Thursday, February 17, 2011

How The Machine Gun Changed Warfare

Desire for rapid fire has dated back millennia. Ancient commanders wanted an increased rate of fire from bows, and modern generals wanted a higher rate of fire from rifles. Due to slow, manual loading times of rifles from the 18th and 19th centuries only a few rounds could be expected to be fired a minute. Despite the best generals plans, war is chaotic. Rapid fire was needed on the battlefield in order to better control it. The machinegun changed the nature of war from a focus of offensive maneuvering to managed, defensive positioning.

In warfare prior to the advent of the machine gun, war was about maneuvering. The purpose of war was to shift troops to a spot where the enemy was most vulnerable. War was fought in formations that often were positioned with a distinct front, rear, and sides. Often times attacks directed at the sides, the flanks, would be the goal. This is because a forward facing military unit would have to shift around to best deal with attacks on its sides. This could often cause chaos and routes as made famous by Hannibal’s double envelopment at Cannae.

As late as the Civil War flanking was a primary means of achieving battlefield success. The tactics of this era dictated lining up in a line of hundreds to thousands of men, and shooting across a field from a distance of roughly a football field. Because of the linear formations, opposing units would often try to maneuver towards the opponents flank where the line of fire would be greatly thinned out. The only way to engage such flanking was to turn entire units around to meet the threat. As a result many battles of the Civil War resulted in opposing sides simply trying maneuver towards the opponents’ sides.

The one thing that was constant in warfare from Ancient Times up through the Civil War was the act of engagement. To best engage and overwhelm one’s flanks to achieve a total victory, a commander needed to smash through their enemy’s lines. This could result from a frontal or flanking assault. Bows and arrows were not enough to achieve such a hammering blow and neither were guns during the Civil War Guns could only shoot so far and so fast. To outflank an opponent infantry needed to engage the opposing flanks in hand to hand combat. Cavalry would be used to outmaneuver the opponent at faster speeds. Often at the climax of battle there would be an ordered charge to try and smash through the ranks of the enemy.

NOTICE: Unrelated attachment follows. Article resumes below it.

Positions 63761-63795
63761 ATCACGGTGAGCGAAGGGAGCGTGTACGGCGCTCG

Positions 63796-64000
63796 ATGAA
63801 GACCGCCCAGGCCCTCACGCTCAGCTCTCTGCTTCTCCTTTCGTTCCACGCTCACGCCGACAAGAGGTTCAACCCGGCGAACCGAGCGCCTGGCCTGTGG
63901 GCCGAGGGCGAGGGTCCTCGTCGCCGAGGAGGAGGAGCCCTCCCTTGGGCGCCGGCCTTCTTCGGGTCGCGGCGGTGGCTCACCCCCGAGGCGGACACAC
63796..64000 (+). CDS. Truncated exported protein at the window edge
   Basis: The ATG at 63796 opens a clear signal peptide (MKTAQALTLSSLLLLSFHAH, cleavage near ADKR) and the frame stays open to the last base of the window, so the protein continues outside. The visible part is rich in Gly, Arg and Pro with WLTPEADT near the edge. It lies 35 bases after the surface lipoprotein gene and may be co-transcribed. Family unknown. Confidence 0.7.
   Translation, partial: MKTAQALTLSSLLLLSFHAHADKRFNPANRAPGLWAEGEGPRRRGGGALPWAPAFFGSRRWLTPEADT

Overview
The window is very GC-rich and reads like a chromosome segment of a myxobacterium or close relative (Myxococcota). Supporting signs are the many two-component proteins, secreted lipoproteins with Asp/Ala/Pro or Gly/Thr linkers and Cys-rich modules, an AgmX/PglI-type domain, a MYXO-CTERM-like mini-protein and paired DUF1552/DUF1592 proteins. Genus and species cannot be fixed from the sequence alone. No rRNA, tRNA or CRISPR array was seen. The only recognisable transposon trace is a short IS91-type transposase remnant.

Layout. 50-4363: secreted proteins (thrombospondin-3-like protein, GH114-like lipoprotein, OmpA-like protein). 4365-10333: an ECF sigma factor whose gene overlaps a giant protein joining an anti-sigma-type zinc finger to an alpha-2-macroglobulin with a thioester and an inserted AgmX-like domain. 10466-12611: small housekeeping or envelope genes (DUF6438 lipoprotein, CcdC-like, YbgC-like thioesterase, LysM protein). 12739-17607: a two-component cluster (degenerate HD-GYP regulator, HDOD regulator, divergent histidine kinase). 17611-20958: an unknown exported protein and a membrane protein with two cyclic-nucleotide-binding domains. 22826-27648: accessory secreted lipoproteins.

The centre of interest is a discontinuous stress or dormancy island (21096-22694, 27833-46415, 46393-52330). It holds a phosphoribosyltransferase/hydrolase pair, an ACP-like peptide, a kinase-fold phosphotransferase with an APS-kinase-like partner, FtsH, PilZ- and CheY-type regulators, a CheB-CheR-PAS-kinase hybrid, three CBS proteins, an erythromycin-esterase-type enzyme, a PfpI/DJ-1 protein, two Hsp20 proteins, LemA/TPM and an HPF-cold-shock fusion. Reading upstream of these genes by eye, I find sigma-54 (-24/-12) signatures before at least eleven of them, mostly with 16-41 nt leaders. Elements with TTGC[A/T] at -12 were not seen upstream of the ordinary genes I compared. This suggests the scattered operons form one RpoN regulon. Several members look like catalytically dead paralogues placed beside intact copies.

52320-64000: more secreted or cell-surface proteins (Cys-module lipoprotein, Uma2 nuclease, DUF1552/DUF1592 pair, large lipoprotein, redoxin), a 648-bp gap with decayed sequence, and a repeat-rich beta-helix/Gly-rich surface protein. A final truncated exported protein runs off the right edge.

Technology from the Civil War onward until World War I shifted. Rather than being meant to aid in maneuver, it was meant to slow down maneuvers. Trenches were used towards the end of the Civil War in the battle for Petersburg. Barbed wire emerged as a threat to charges because of its ability to maim its victims. Mines were used to make swaths of land deadly to cross.

The machine gun reversed the equation of maneuver guaranteeing success. The machine gun with its high capacity to carry rounds prevented maneuvers from occurring. Because it could cut down so many men so quickly, units did not have the time to reform to outmaneuver their opponents. Stagnation on a battlefield with a machine gun means death. Adding to this, large groups of men charging at a fixed machine gun could be mowed down by one gun alone. In ten seconds a German Maxim machinegun could accomplish what 33 well trained soldiers in the Civil War could fire off in one minute. Charges became obsolete because in the 15 seconds it took to charge 100 yards over torn up Earth, 150 men could be killed by one gun. Add that the men would have to avoid mines, potholes from artillery tearing up the Earth, and cutting barbed wire along with overcoming any other defensive earthworks to prevent such a charge and the effect of the charge was negated.

Trying to use the tactics of a bygone era could not work in the new defensive oriented world of World War I battlefields. Part of the reason the war was such a stagnant war was because a revolution had happened under the noses of the generals of Europe, and they missed it. The generals failed to adjust. Trying to use old maneuvering tactics like charges to take trenches failed. Men were mowed down. Then new technology was invented to deal with defeating the superiority of defense but it was in its infancy. Such new technology could not stand up to the defensive technology that had been gradually produced over the 70 years prior to the war.

Mass movements with infantry largely became obsolete because there was no good way to protect or bypass the defensive schemes where machine guns were the prominent component of defense. As a result taking land became nearly impossible because defenses were impregnable. Soldiers had not protection from the hail of bullets.

War only shifted back to having an offensive conscience when technology was developed that was impervious to bullets and could bypass it. This came in the form of the tank and the plane. Armored tanks could withstand the bullets of machine guns and speed past them. Planes, such as dive bombers, once an enemy position was located could target the position and drop a bomb on it. It took the revolution of the Blitzkrieg to shift war back from defensive to offensive minded. Yet the technology was never truly present in necessary quantity to alter the battlefield of World War I. If it was used, the intrinsic implications of such technology was lost on most generals during World War I. World War I is remembered for its stagnation and there is not greater culprit for this then the machine gun.